Training program

Activision Blizzard tackles talent shortage with new training program

It’s no surprise that the gaming industry shows no signs of slowing down. With games being developed at every turn, many companies struggle to manage the workload. Activision Blizzard is trying to both innovate and streamline the process with Level Up U. This training program will equip individuals with the skills and knowledge needed to land their dream job in the industry. Designed by key figures at Activision Blizzard, a lot of time and effort has gone into this program. The end goal being not only for Activision Blizzard to be successful, but for other companies to take notice and follow suit. Detailed information can be found in their latest blog post below:

Creating some of the world’s most iconic interactive entertainment requires exceptional talent across a wide range of fields. In these fields – whether it’s computer engineering, design, art and animation, production, analysis or business management – ​​this talent is rare. . In games engineering, for example, there are 30 to 50,000 open positions worldwide at any one time, multiples more than the number of qualified people applying for those positions.

The sight for job seekers is equally daunting: Hundreds of thousands of eager applicants try to find jobs in the game development industry every year, and only a fraction land a house.

Additionally, within this landscape, there is a significant opportunity to advance diversity. For example, women make up just 24% of roles in games, lagging behind the broader tech and media spaces.

Legacy industry recruiting practices, which focused on experience rather than raw skills, make it difficult to address imbalances between talent supply and demand or change the composition of the workforce. work. We recognized that something had to change.

What skills are essential to game development?

We approached the challenge by first focusing on an area in which we are growing significantly and which is critical to the success of our games: engineering. Our next step was to develop a factual profile of what a high performing engineer looks like. Through a series of interviews with our technical leads and a bit of analytical magic, we focused on a set of critical skills and critical experiences. In terms of skills, we found programming, DevOps tools, game engines, and collaboration/management to be the most important. In terms of experiences, we found a background in computer science and previous roles in game development to be the most important.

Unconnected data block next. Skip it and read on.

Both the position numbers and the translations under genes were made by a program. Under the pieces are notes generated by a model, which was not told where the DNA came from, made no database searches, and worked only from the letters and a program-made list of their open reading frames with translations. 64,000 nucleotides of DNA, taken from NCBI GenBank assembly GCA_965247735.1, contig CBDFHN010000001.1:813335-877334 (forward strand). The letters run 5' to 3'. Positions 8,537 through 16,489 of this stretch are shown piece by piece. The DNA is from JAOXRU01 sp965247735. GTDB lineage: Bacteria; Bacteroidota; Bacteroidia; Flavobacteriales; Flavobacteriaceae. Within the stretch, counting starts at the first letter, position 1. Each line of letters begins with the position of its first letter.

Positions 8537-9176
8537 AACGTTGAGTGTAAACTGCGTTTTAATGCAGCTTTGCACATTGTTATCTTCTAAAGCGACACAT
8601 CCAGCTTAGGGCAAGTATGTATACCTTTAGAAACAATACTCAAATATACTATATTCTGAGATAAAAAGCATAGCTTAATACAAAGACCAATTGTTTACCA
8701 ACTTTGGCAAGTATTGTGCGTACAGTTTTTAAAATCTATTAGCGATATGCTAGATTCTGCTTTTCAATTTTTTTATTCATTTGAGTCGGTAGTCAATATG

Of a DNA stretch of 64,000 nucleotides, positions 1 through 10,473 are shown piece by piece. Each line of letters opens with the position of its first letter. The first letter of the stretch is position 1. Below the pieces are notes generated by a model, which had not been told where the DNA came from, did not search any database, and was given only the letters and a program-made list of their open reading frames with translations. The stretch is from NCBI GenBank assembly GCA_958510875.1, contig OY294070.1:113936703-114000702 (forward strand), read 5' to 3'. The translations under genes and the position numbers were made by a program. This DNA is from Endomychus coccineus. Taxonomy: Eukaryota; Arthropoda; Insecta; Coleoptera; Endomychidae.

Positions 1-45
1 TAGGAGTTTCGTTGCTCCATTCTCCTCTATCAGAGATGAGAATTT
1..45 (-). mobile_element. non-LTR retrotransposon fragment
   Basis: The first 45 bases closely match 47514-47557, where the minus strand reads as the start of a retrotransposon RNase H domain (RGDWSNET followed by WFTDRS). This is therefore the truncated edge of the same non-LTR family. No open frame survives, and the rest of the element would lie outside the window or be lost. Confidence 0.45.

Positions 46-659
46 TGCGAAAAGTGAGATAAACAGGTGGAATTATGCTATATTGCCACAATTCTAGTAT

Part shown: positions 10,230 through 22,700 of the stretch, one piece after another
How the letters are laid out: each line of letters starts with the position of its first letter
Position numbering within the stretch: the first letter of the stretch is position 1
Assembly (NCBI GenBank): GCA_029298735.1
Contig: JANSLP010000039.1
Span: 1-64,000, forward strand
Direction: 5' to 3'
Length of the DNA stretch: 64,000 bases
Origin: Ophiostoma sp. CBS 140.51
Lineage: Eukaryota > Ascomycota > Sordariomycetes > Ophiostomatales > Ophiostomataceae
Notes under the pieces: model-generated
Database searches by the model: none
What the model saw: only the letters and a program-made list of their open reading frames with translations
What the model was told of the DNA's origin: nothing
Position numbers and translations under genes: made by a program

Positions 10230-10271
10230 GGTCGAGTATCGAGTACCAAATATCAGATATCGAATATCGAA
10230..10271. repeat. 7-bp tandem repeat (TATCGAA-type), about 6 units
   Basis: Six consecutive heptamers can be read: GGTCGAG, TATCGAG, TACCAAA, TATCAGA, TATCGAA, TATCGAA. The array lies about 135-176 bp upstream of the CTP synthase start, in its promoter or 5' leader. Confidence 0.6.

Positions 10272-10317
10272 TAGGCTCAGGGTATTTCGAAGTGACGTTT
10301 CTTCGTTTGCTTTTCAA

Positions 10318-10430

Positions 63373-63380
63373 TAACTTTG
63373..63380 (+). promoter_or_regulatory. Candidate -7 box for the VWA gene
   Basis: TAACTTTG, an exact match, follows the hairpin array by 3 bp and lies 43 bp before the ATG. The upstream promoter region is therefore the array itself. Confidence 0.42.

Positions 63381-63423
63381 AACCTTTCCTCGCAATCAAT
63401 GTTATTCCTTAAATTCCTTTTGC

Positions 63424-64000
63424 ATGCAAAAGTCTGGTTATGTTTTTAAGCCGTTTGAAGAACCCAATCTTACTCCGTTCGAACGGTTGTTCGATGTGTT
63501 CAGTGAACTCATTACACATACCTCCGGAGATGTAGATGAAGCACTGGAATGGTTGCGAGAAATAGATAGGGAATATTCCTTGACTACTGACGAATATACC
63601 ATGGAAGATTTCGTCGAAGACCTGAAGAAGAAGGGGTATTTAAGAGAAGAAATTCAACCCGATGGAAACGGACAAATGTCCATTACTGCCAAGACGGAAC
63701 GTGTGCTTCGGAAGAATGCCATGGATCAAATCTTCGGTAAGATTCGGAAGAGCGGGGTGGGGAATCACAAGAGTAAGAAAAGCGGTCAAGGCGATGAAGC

As part of this exercise, we busted a few myths along the way, identifying features that mattered less than we thought or only mattered in certain contexts. For example, we found that most game engineering job descriptions called for graphics skills, but less than a quarter of those roles used them in daily practice; removing this constraint could expand the talent market by an additional 2.9 million workers. Similarly, artificial intelligence and machine learning skills are often listed in job postings, but less often essential to success; removing this requirement could expand the market for 2.8 million workers. In total, we found 14 commonly cited skills in engineering role specifications that were not widely predictive of success. This data has significant implications for the gaming industry: companies using these criteria could mistakenly screen out otherwise qualified candidates or even deter such candidates from applying.